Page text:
RobuSmart

Robustness criteria are captured in both system properties and human behavior related to the quality of service experienced by prosumers.

RobuSmart, Increasing the Robustness of Smart Grids through Distributed Energy Generation: a Complex Network Approach, is a project funded by NWO about the design and self-management of robust Smart Grids. Robustness refers to the general capability of a power grid to match supply and demand under different conditions such as demand increase, system faults, integration of renewable energy resources etc. Robustness criteria are captured in both system properties and human behavior related to the quality of service experienced by prosumers. This is outlined in the two complementary approaches for matching supply and demand:

  • Supply-side management: The failure of a transmission line may cause power overflow of neighboring transmission lines resulting in cascading failures and large-scale catastrophic blackouts. Redistributing flow between parallel lines using protective equipment.Different options for allocating spinning and non-spinning reserves.This project aims to prevent and mitigate cascading failures during system operation (online) by using multi-agent coordination between protection equipment and operating reserves.
  • Demand-side management: Adjusting the level of demand or shifting demand at earlier/later time points to improve robustness causes discomfort in household consumers as they need to alter their behavior or even their lifestyle. This project aims to measure and control trade-offs between robustness, discomfort and fairness so that utility companies and system operators can manage Smart Grids more cost-effectively.

Decentralized agent-based generation of possible plans based on local historical energy demand data.

Smart Grids are studied as (i) distributed systems and (ii) complex networks. Power networks, e.g., the transmission system, can be modeled as graphs with nodes and links representing transmission lines, buses, generators and loads. Software agents control the physical assets of Smart Grids and their interactions form overlay networks on top of the physical infrastructure. Topological and graph spectra metrics are used as indicators for robustness to reason about the interactions between agents that perform system optimizations such as the following: load-adjustment, load-shifting or dynamic allocation of operating reserves.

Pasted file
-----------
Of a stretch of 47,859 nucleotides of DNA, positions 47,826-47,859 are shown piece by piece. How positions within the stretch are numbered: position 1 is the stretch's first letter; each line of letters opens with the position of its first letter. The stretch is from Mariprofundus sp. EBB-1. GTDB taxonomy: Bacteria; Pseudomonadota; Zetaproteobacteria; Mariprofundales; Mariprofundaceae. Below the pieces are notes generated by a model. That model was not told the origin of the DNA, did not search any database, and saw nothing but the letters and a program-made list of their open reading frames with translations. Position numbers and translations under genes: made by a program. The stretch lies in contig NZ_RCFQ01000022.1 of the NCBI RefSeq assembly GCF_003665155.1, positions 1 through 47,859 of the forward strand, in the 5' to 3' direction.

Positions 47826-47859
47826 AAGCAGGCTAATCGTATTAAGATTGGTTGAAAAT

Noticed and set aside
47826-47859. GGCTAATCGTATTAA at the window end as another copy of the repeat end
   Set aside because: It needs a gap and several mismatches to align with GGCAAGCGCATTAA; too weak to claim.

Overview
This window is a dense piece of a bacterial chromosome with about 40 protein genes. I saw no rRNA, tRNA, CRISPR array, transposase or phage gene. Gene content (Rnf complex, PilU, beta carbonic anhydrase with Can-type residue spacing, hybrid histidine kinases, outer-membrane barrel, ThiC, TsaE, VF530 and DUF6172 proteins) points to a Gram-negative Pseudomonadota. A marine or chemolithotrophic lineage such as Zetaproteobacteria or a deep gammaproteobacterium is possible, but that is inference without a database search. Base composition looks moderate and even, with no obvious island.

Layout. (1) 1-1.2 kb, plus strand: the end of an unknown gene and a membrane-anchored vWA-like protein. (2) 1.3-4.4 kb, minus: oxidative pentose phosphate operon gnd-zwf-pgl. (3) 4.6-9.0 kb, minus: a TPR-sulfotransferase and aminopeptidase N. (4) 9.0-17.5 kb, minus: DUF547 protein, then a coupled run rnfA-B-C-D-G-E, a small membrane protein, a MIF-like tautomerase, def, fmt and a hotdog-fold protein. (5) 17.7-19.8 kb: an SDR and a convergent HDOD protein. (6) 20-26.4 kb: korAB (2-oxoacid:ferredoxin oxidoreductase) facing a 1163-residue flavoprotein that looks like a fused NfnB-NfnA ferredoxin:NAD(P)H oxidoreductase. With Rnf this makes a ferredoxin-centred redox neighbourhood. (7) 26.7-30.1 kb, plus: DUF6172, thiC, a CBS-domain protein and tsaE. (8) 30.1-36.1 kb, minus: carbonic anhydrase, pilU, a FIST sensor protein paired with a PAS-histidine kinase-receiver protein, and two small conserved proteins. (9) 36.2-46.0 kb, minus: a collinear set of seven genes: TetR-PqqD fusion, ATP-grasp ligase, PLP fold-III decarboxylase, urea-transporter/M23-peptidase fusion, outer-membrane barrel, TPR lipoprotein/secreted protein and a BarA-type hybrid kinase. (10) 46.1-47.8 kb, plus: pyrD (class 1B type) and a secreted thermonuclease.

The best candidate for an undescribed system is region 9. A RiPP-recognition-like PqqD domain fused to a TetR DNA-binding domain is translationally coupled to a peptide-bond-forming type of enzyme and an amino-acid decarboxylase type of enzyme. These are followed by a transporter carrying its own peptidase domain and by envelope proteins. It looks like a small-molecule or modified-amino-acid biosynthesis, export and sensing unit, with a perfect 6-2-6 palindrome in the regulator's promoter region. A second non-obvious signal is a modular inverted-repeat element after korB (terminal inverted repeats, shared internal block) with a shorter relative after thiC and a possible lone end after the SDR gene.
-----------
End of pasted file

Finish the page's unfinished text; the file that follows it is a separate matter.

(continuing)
Smart Grids are studied as (i) distributed systems and (ii) complex networks.

This project makes use of energy data from real-world Smart Grid demonstration projects: (i) the Electricity Customer Behavior Trial project and (ii) the Olympic Peninsula Smart Grid Demonstration project. Moreover, EPOS, the Energy Plan Overlay Self-stabilization system is further explored in this context for decentralized planning of demand such that the robustness of Smart Grids and the discomfort of consumers are manageable.

This project makes use of energy data from real-world Smart Grid demonstration projects.

This project is a synergy of people from two faculties of Delft University of Technology: (i) myself, Robert E. Kooij and Johan J. Smit from the faculty of Electrical Engineering, Mathematics and Computer Science and (ii) Yakup Koc, Martijn Warnier and Frances M.T. Brazier from the faculty of Technology, Policy and Management. During this project, I also collaborated with (i) Matteo Vasirani and Karl Aberer from EPFL and (ii) Mark Yao and Ron Ambrosio from IBM Thomas J. Watson Research Center.

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